While it’s straightforward to get Hello World implemented in Python, learning the ins and outs of the programming language takes a lot of time and effort.
There are so many aspects to consider when conquering a programming language like Python: syntax, built-in functions, performance. Sometimes, a language will make your life easier. Other times, it won’t. Knowing when is useful.
Teaching yourself all of these things is doable, but it can be challenging to find the good stuff that will actually teach you well. Learning the basics of how to write a script in Python is something you can easily do on your own with the help of Stack Overflow, but learning which strategy Python’s dictionaries use to merge will bring your code to the next level. This kind of theoretical information is practically impossible to just stumble upon yourself.
That’s why the best resources for learning Python come straight from the experts. Rather than sitting down and tinkering with some code until it does what you want it to do, you need to gain a big-picture understanding of Python, what makes it tick, and how that can influence your use of it.
To help you learn both the basics and how to take your Python code to the next level, I’ve compiled a variety of resources. Each category has advantages in terms of how you learn best, how fresh the information is, and how accessible the expansion of the information is, so pick whatever works for you!
🔗 Best Books for Learning Python
Yes, much of Python is best learned in front of a computer screen. However, some of the best resources for learning Python take the form of real paper and ink. While sitting down with a book to learn to code may not appeal to you, books are a great way of initially stepping in. Each of these books will give you a great overview of Python and some of its most common uses.
I find having all this information laid out in a logical, organized way for you to digest is the best way to build a framework of knowledge. Everything else you learn can be slotted into the framework you build with books.
This book really takes the cake. It is incredibly thorough, well-written, and specifically targeted at those who are first learning to code. Even experienced programmers will enjoy this read and gain some knowledge. It’s easy to feel frustrated with the learning process, but this book has helped so many people, from curious kids to people looking to change careers.
Swaroop truly composed one of the best resources for learning Python. They claim that “if all you know about computers is how to save text files, then this is the book for you”. It includes all of the basics like data types, data structures, OOP, I/O, exceptions, standard Python library, and basic Python set-up. The book even includes a problem solving section, which is great, since thinking about how to code is just as important as the actual coding.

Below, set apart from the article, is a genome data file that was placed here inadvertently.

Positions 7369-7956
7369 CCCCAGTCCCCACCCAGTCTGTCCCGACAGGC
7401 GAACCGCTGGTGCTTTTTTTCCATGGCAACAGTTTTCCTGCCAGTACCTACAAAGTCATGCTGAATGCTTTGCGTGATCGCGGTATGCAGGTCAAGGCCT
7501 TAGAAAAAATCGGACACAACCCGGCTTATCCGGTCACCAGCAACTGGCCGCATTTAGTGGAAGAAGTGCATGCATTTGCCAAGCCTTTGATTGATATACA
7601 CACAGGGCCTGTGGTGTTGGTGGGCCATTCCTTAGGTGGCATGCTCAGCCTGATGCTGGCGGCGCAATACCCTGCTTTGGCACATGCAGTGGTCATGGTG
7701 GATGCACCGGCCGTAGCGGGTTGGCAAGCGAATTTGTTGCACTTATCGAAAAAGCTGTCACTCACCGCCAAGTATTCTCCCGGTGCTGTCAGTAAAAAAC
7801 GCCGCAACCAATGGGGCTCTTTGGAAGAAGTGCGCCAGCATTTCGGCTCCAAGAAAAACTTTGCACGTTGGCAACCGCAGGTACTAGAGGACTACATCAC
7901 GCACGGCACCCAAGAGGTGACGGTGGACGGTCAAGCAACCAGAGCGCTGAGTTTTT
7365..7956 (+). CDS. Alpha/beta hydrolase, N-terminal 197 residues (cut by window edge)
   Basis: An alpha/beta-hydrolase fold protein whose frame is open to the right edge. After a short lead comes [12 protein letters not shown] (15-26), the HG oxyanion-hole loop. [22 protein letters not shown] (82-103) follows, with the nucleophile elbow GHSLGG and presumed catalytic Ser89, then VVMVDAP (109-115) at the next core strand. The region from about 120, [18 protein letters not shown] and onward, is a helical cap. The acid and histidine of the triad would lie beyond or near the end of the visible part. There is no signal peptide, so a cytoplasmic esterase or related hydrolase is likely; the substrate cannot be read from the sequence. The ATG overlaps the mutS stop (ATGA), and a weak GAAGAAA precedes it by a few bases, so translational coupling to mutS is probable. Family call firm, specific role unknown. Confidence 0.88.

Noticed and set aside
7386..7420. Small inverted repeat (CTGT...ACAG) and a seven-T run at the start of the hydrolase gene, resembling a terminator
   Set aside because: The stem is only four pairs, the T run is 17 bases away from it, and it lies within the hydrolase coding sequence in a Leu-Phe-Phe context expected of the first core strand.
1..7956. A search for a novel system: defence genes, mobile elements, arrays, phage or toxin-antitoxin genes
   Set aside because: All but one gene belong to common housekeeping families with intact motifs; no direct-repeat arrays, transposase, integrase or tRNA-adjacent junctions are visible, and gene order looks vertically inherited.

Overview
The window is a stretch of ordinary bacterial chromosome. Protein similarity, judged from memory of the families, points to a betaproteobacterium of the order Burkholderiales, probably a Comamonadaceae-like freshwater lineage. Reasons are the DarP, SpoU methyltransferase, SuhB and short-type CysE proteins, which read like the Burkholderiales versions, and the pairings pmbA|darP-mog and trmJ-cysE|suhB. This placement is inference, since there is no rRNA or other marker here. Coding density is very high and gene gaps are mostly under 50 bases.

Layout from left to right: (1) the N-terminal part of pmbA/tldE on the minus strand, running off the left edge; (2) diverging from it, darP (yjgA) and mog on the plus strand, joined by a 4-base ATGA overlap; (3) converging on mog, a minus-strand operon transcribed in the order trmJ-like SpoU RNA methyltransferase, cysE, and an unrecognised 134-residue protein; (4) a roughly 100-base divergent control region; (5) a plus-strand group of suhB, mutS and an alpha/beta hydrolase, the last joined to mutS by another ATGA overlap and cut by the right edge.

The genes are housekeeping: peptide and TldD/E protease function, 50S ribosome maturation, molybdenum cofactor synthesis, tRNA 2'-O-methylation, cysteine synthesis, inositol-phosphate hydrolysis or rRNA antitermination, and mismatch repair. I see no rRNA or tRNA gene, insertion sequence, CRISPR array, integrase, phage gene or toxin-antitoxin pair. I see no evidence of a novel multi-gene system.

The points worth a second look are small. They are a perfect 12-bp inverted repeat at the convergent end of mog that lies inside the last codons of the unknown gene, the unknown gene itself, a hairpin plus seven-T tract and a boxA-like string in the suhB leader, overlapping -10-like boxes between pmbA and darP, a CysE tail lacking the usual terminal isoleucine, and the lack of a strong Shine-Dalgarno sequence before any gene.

This book is a condensed, free resource to double-check your doubts, learn about Python-specific data structures and how best to use them, and includes some of the more classic CS curriculum, like input/output and exceptions.
Python is great for writing automation programs, and I often think that can be one of the most motivating reasons to start coding with Python - to eliminate the boring parts of your job!
A simple script which does in seconds what would’ve taken hours is very inspiring when it comes to learning to code.
Al Sweigart makes programming with Python very approachable. The book is free, and the author has several other books that dig deeper into different parts of Python and its uses. The first 9 chapters of the free, online book cover Python basics, and the last 10 walk you through very useful and practical examples of ways you can use Python to make your life easier, like updating, renaming, and moving files and folders in large batches or crawling the web.
These very cool programming challenges really are quite practical. The book walks you through in great detail any libraries or tools you need to download, like openpyxl.
If you don’t already know how to program, I’d recommend this book. It lets you get your feet wet before you dive into the deep end of programming.
This book is handy when it comes to learning how to think about programming, and helps you build that thought pattern. It’s got plenty of code snippets to accompany most theoretical concepts to help you translate the written concept into practical code.
If you’re planning to do a bootcamp or another paid course and you’ve never programmed before, I would highly recommend reading this book first. It brings value to everyone, from beginners to advanced programmers. It’s an easy read and covers a lot of fundamentals.
🔗 Best Courses for Learning Python
Some of the best resources for learning Python are more hands-on. If you’re looking for a more intense learning route, a bootcamp or coding course might work best for you! Though I still recommend reading one of the above books before you dive into a course, courses are great for making you turn your theoretical knowledge and loose ideas into code.